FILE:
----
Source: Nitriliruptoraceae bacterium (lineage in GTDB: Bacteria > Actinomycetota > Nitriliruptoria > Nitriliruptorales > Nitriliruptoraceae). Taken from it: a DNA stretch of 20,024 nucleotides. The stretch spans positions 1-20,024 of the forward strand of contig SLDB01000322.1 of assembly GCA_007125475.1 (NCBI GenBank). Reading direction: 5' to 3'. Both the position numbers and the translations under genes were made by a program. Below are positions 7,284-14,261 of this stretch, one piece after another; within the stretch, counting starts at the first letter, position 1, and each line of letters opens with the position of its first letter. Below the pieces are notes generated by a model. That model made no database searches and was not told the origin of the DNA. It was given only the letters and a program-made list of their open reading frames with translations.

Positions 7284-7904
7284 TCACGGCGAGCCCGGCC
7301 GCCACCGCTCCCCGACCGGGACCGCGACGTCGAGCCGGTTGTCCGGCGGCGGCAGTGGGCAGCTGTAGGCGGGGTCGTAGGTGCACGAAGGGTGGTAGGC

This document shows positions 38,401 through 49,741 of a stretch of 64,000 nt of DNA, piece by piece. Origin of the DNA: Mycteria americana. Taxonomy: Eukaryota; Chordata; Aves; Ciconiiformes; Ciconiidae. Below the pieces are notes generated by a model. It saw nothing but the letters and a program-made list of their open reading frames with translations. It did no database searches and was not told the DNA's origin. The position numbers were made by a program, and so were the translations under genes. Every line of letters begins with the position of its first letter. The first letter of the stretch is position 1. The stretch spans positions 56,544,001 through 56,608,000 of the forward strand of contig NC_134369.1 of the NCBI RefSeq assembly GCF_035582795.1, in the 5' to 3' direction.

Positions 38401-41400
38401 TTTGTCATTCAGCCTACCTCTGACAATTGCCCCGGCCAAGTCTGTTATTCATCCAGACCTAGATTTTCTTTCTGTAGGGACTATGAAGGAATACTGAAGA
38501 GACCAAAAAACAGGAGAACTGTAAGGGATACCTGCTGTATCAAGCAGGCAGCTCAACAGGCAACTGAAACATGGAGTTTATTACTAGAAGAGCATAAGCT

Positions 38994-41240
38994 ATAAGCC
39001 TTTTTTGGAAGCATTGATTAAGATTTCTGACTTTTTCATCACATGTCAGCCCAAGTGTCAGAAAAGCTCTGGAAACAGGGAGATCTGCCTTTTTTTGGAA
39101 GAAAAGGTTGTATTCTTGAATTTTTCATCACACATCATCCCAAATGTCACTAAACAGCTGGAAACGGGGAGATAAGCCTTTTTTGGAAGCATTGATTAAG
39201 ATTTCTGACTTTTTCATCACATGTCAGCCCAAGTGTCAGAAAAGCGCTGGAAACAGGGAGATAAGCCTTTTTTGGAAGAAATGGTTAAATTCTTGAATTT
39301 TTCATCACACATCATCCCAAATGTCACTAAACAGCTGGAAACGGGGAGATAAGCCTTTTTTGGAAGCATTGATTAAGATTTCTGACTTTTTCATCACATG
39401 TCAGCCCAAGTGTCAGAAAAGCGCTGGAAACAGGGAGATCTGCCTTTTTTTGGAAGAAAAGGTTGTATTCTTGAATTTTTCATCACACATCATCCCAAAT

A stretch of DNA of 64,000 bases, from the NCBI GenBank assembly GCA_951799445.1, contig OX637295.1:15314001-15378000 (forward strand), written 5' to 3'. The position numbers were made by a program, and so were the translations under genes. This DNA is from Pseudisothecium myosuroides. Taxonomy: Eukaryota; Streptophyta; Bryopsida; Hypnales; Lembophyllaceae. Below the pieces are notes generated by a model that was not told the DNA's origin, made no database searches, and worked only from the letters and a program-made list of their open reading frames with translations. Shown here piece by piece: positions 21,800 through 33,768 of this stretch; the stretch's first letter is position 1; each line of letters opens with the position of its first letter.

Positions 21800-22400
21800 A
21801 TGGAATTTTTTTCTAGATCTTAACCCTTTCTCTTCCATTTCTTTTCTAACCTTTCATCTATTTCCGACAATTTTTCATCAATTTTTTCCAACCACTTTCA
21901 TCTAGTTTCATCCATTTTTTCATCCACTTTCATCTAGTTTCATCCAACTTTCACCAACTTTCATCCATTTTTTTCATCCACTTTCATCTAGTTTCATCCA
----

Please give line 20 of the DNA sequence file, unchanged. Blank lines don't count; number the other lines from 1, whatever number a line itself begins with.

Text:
21901 TCTAGTTTCATCCATTTTTTCATCCACTTTCATCTAGTTTCATCCAACTTTCACCAACTTTCATCCATTTTTTTCATCCACTTTCATCTAGTTTCATCCA